Unless you’ve secured a lot of funding through scholarships and grants, you’re probably going to want to steer clear of private medical schools.
Schools that are just too expensive
So, which medical schools are the absolute worst for your wallet? Well, believe it or not, they aren’t private schools. Instead, the top five most expensive medical schools are all public universities.
How is that possible? Because some public universities charge absolutely shocking tuition rates for non-residents.
For instance, if you attend the University of Illinois as a non-resident, you’ll pay $99,014 per year. That’s insane!
At the University of South Carolina in Greenville, South Carolina, you’ll pay $90,877. And at the University of South Carolina in Columbia, Michigan State University and the University of Nebraska, you’ll pay $90,541; $88,925; and $83,852, respectively.
These schools are practically begging you to stay away. And if you don’t want to graduate with massive student loans, you should do exactly that.
How to pay back medical school loans
Even if you pick one of the schools from our list, you’re still looking at paying around $80,000 as a resident or $120,000 as a non-resident for your medical school education. That’s a lot of money, and you may need to take out some student loans.
So, what’s the best way to pay off those loans? There’s no perfect answer. The best strategy for you depends on factors like your income, family size, the amount of debt you end up with and where you work.
But here are some options to consider.
Income-driven repayment plans
If you have federal student loans, you can enroll in an income-driven repayment (IDR) plan. There are currently four IDR plans:
- Pay As You Earn (PAYE)
- Revised Pay As You Earn (REPAYE)
- Income-Based Repayment (IBR)
- Income-Contingent Repayment (ICR)
With each of these plans, you’ll generally pay 10% to 20% of your discretionary income. You’ll also be eligible for forgiveness on any remaining balance you may have at the end of your repayment period (20 to 25 years).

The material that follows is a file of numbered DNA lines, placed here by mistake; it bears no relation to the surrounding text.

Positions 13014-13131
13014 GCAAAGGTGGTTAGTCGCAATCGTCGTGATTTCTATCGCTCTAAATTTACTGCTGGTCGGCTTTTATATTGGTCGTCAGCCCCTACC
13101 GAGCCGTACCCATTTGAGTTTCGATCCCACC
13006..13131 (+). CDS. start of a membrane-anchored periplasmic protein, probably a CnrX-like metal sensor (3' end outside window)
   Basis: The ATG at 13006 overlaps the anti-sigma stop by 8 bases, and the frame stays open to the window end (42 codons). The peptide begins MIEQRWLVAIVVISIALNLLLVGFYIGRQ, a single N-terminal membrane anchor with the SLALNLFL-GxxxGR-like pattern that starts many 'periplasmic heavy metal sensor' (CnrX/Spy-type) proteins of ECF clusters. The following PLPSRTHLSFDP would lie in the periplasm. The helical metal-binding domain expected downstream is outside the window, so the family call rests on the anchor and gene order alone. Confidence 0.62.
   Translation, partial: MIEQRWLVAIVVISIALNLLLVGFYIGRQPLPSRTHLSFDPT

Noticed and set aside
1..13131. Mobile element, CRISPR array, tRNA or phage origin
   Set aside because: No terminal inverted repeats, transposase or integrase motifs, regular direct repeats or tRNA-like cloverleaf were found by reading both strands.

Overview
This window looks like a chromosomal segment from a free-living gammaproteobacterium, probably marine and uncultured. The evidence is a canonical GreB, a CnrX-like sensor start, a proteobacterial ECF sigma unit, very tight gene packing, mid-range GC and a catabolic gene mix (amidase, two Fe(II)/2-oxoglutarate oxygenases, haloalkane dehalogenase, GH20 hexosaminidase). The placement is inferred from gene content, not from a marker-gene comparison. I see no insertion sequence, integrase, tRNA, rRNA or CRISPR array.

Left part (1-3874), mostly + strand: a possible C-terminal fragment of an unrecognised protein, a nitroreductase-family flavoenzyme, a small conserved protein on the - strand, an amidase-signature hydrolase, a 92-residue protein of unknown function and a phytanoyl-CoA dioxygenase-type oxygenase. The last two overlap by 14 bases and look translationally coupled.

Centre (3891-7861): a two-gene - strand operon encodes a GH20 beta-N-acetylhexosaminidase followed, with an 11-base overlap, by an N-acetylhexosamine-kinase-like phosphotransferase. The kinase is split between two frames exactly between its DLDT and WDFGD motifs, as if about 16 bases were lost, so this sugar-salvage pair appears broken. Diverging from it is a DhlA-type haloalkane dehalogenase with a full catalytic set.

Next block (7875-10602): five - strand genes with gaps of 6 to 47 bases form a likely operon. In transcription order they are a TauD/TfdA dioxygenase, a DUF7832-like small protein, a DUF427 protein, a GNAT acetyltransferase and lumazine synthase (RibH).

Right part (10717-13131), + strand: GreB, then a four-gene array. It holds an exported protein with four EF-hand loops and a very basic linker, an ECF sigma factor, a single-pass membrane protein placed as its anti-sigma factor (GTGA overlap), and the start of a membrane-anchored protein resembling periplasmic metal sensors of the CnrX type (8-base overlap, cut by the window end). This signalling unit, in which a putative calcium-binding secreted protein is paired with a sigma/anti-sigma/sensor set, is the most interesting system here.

But keep in mind that you’ll owe income tax on the forgiven amount. This is often referred to as the student loan “tax bomb.” If you go with an IDR repayment strategy, you’ll want to save a little money each year so that you’re ready to pay the taxes.
Public Service Loan Forgiveness
If you decide to work in a hospital, Public Service Loan Forgiveness (PSLF), could be a viable option for you.
That’s because nonprofit and state hospitals — two categories that a large majority of hospitals fall into — are eligible employers for PSLF. To qualify for PSLF, you’ll also need to be on an IDR repayment plan.
There are two awesome perks to PSLF. First, you’ll be eligible for forgiveness in 10 years with 120 qualifying payments. That means your student loans could be forgiven twice as fast with PSLF than with IDR forgiveness. Second, you don’t have to pay income tax on the forgiven amount.
With a faster forgiveness track and no tax hit, it’s hard to beat PSLF if you work for an eligible employer.
Grants and scholarships
There are lots of grants, scholarships and loan repayment programs available to medical professionals.
Many states run their own programs to attract top medical talent. And there are programs designed specifically for current and former members of the armed forces as well.
Wondering where to find these programs? Don’t worry. We’ve done the heavy lifting for you with our complete list of student loan forgiveness options for doctors.
If you land a high-paying job right out of medical school and your student debt-to-income ratio is less than 2-to-1, income-driven repayment may not benefit you as much. Instead, you might want to just put your head down and try to pay off your medical school loans as fast as possible.
In that case, you may also want to consider student loan refinancing. If you have a solid job and a good credit score, this could lower your interest rate.
For doctors with private loans, refinancing could be a really smart move. Refinancing federal loans could save you money, too, but you’ll lose federal benefits, like income-driven repayment and eligibility for PSLF. For this reason, if you plan to pursue PSLF, you shouldn’t refinance your federal student loans.
If you’ve just graduated medical school and you want to come up with a good repayment strategy, one of our consultants would love to talk with you. With a good plan, medical school debt doesn’t have to be overwhelming. Book a consultation today.